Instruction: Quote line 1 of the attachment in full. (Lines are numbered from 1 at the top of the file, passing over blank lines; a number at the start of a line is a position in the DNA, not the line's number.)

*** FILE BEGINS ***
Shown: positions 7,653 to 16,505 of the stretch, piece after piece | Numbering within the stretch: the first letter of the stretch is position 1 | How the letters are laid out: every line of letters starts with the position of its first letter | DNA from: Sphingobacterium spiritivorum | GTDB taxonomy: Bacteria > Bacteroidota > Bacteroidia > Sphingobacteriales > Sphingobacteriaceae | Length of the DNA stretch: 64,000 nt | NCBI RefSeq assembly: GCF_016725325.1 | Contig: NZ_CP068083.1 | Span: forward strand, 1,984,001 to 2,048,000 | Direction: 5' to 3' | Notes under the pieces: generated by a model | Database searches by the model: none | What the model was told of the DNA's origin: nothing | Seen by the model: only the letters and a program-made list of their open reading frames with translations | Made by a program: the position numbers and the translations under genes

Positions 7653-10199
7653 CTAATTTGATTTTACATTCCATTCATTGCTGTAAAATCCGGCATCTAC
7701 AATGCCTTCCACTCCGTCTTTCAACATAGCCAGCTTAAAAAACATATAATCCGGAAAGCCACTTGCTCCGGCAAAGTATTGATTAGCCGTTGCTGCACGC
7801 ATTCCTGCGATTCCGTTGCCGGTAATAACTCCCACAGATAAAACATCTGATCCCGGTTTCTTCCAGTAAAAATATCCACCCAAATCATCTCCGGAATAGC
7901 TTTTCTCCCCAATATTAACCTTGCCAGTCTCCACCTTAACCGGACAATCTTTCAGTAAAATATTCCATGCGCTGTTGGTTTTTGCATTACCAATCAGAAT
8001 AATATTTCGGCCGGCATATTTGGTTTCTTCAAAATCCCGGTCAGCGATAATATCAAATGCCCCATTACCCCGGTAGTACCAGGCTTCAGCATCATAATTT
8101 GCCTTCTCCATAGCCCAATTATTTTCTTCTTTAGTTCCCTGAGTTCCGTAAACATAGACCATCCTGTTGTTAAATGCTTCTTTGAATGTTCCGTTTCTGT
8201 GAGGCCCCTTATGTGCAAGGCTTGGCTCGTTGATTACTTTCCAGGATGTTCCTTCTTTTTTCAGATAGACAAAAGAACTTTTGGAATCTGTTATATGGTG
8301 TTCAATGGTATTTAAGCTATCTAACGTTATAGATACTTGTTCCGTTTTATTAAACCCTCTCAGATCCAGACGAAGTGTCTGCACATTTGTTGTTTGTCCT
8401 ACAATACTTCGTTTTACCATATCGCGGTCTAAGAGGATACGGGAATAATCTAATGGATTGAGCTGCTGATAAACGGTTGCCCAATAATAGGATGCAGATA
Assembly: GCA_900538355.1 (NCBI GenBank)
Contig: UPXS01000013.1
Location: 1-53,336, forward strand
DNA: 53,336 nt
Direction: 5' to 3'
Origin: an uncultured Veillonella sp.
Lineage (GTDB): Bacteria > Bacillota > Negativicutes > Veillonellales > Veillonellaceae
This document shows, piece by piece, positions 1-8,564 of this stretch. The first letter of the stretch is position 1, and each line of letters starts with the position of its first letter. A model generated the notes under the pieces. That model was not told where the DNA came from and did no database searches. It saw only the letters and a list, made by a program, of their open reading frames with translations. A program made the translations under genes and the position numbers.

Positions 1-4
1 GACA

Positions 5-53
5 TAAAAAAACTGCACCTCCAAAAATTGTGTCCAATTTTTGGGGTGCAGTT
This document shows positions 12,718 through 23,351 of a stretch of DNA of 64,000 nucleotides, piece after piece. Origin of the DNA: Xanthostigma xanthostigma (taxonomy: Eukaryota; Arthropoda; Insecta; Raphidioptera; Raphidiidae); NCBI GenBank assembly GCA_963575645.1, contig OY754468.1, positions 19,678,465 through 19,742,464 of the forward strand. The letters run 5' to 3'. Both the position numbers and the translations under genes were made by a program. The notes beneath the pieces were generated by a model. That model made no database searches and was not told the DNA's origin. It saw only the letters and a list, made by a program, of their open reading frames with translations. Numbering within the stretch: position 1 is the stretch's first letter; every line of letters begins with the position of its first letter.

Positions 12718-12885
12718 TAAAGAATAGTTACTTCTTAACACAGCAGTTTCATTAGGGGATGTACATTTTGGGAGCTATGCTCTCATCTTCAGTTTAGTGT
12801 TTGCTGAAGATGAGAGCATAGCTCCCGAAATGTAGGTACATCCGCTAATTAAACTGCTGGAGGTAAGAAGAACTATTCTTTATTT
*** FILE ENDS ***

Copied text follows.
Shown: positions 7,653 to 16,505 of the stretch, piece after piece | Numbering within the stretch: the first letter of the stretch is position 1 | How the letters are laid out: every line of letters starts with the position of its first letter | DNA from: Sphingobacterium spiritivorum | GTDB taxonomy: Bacteria > Bacteroidota > Bacteroidia > Sphingobacteriales > Sphingobacteriaceae | Length of the DNA stretch: 64,000 nt | NCBI RefSeq assembly: GCF_016725325.1 | Contig: NZ_CP068083.1 | Span: forward strand, 1,984,001 to 2,048,000 | Direction: 5' to 3' | Notes under the pieces: generated by a model | Database searches by the model: none | What the model was told of the DNA's origin: nothing | Seen by the model: only the letters and a program-made list of their open reading frames with translations | Made by a program: the position numbers and the translations under genes